Our Surveillance & Epidemiology domain works to improve the world’s understanding of the causes of mortality and disability through two primary activities: 1) unprecedented pathology-based child mortality surveillance through MITS, and 2) the extrapolation of the MITS data nationwide through our Countrywide Mortality Surveillance for Action (COMSA) program.
Our Genomic Epidemiology and Modeling domain focuses on building platforms to democratize the use of genomic surveillance for infectious disease in low- and middle-income countries and improving the modeling and mapping of global mortality and disease data through global partnerships.
Our Epidemic Preparedness domain aims to reduce the threat of epidemics by investing in novel vaccines and rapid-response platforms, innovative surveillance methods, and accountability systems to improve country-level preparedness.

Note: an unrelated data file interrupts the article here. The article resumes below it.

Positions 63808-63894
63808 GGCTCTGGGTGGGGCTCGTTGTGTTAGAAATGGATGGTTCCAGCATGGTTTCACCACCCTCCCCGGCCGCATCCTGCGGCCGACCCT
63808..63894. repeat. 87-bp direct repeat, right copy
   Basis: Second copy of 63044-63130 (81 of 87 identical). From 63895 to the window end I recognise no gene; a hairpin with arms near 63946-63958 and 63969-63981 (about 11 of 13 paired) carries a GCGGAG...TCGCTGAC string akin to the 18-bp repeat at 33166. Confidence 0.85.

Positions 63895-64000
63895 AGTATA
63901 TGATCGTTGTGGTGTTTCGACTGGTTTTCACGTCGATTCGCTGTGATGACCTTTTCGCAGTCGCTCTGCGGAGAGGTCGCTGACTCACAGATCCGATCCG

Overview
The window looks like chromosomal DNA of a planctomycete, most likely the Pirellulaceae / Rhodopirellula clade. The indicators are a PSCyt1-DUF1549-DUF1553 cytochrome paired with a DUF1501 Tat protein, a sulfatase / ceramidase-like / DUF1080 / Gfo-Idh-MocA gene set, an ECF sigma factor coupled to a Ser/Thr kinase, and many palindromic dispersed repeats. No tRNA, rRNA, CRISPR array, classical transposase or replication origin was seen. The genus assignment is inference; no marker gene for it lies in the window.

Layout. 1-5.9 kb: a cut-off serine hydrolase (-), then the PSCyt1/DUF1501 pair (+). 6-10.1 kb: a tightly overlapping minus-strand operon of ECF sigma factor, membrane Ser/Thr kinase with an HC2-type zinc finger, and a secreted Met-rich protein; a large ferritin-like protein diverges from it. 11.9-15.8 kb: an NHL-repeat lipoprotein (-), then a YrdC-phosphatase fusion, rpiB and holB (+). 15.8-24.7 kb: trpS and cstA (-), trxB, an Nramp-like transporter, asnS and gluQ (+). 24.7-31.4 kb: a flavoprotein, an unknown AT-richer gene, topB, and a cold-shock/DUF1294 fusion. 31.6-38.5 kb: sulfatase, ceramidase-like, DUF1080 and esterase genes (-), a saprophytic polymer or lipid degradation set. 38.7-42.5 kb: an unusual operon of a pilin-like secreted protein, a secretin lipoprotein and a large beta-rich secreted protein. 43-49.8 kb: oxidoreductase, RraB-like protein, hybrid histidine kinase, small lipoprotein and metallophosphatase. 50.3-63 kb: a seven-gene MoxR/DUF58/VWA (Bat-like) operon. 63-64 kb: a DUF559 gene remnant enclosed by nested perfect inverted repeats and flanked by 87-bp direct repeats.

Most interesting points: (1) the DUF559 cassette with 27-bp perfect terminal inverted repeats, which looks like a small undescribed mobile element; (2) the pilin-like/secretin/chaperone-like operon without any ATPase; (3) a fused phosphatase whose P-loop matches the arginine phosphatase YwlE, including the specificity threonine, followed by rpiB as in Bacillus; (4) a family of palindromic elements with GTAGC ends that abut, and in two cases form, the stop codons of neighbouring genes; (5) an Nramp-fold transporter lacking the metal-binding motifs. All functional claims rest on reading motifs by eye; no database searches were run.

Why focus on vaccine development and surveillance?
In global health, the focus put on fighting individual diseases has had enormous impact, yet many of the most stubborn challenges we continue to face are shared across disease areas. Whether it’s accelerating the development of new vaccines, forecasting the global health challenges of tomorrow, or preparing for epidemics, we must work beyond the scope of one disease area and create durable public goods whose benefits permeate global health.